“If we don’t stand up to them they will continue to infringe on our rights,” Yon warned.

Link to entire article below…

Economy USA 2010: From A Scandalous Past To An Uncertain Future

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Professor Rodrigue Tremblay / Global Research – January 6, 2010

“Homes rose markedly in value, especially in hot markets like Florida and New York City. Borrowers  believed that home purchases were no-risk ventures certain to escalade, and they went out on a limb to buy. Lenders who had once required large down payments now permitted home purchasers to combine two and three loans to buy a home. People took out what were called “buffet” loans, which were interest-only loans that buyers were told they should refinance in three years or five years. Lenders told home buyers not to worry; homes were rising so fast in value that it would always be easy to refinance into another loan. Developers built larger houses. Why not? Borrowers wanted larger homes. They needed the space to hold all the things they were buying.” —U. S. Housing market in 1928-29, in Kristin Downey, The Woman Behind the New Deal (Frances Perkins), 2009, p. 106, from Gail Radford, Modern Housing for America: Policy Struggles in the New Deal, 1996, pp.10-22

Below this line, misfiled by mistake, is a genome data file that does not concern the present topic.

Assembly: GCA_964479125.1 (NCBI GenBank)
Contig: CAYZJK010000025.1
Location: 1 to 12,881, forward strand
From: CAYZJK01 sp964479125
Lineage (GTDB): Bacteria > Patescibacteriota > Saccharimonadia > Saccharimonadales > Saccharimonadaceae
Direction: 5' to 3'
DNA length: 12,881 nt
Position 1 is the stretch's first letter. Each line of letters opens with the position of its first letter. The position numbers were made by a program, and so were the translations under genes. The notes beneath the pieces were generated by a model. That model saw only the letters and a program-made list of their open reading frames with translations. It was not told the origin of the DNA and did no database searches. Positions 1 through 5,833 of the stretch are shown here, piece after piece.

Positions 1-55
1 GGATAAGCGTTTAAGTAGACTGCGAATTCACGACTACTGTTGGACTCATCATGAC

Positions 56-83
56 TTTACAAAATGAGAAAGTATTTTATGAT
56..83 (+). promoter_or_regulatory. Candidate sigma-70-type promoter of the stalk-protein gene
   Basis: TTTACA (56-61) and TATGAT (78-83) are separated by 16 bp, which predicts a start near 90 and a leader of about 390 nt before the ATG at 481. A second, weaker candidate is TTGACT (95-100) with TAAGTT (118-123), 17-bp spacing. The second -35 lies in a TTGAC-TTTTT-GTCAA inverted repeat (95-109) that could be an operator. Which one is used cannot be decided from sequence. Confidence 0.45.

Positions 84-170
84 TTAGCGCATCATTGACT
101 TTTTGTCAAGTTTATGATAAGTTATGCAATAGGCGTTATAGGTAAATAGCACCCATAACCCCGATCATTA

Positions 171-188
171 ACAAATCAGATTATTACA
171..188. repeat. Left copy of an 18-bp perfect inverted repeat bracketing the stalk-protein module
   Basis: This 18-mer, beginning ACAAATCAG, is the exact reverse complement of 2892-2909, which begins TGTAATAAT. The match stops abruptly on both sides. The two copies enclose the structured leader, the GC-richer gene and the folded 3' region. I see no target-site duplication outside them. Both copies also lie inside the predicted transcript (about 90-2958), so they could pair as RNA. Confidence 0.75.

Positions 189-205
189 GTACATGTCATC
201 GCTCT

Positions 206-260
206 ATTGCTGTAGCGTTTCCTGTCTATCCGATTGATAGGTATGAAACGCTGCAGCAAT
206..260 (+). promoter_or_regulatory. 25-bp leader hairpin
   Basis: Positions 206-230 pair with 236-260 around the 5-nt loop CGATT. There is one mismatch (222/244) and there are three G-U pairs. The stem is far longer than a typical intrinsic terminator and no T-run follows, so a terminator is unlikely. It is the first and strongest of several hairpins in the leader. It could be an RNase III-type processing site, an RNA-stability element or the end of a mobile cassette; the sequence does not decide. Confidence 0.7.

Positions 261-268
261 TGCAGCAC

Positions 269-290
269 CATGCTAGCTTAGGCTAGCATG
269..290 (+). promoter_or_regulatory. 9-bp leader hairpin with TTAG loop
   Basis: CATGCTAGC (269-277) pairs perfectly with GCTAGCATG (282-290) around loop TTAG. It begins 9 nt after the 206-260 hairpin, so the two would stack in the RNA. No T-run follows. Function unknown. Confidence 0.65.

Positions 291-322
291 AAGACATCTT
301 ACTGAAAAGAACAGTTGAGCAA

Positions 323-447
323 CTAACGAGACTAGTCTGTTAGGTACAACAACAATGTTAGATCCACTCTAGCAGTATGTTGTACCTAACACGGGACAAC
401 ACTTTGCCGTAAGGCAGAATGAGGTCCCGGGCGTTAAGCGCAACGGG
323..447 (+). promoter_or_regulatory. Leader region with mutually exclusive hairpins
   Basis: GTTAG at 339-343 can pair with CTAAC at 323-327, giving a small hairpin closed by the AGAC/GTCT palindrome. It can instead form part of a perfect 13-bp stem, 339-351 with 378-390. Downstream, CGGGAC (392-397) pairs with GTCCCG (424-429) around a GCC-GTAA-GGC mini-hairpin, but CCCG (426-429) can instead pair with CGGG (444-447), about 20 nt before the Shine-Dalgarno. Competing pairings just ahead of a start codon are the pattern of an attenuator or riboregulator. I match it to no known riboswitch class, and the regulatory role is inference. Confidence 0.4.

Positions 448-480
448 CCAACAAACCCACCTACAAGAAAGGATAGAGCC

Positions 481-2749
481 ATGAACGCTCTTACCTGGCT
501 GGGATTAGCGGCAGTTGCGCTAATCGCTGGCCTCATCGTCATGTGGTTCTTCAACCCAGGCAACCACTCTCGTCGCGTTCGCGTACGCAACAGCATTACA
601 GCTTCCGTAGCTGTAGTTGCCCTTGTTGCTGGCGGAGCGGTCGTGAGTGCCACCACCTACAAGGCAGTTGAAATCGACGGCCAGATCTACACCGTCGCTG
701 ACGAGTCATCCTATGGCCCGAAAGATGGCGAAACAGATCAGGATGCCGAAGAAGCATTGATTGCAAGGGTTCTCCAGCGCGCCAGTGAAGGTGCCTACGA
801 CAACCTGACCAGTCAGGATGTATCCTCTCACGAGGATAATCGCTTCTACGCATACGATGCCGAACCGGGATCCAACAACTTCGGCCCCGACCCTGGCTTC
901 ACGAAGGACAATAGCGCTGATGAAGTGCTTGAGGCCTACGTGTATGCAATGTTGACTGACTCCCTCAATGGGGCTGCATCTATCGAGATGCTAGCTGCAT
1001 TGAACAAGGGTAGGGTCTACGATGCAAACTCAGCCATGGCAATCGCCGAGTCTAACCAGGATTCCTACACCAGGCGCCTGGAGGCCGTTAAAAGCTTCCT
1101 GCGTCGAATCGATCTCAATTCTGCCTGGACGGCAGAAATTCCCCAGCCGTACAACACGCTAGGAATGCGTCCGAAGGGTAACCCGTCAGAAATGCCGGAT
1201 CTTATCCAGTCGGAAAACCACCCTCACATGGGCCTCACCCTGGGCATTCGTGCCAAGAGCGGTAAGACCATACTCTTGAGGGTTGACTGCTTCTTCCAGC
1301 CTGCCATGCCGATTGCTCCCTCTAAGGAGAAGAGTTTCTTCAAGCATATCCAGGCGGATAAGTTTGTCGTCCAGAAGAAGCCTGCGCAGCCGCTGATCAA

I place economy (saving) among the first and most important virtues, and debt as the greatest of dangers to be feared.”Thomas Jefferson: 3rd US President (1801-09)

“America is more communist than China is right now. You can see that this is welfare of the rich, it is socialism for the rich — it’s just bailing out financial institutions. This is madness; this is insanity; they have more than doubled the American national debt in one weekend for a bunch of crooks and incompetents.” – Jim Rogers, American investor

After a decade plus of unchecked greed by money-changers, of the political dismantling of financial regulation, of large “too-big-to-fail” banks made larger, of artificial easy money by the central bank, of the risky securitization of all kinds of debt instruments and of leveraged buy-outs of scores of companies with their own debts by financial operators, it was no surprise that the financial house of cards came crashing down in 2007-2008. It was like a pre-programmed financial crisis. A perfect financial storm.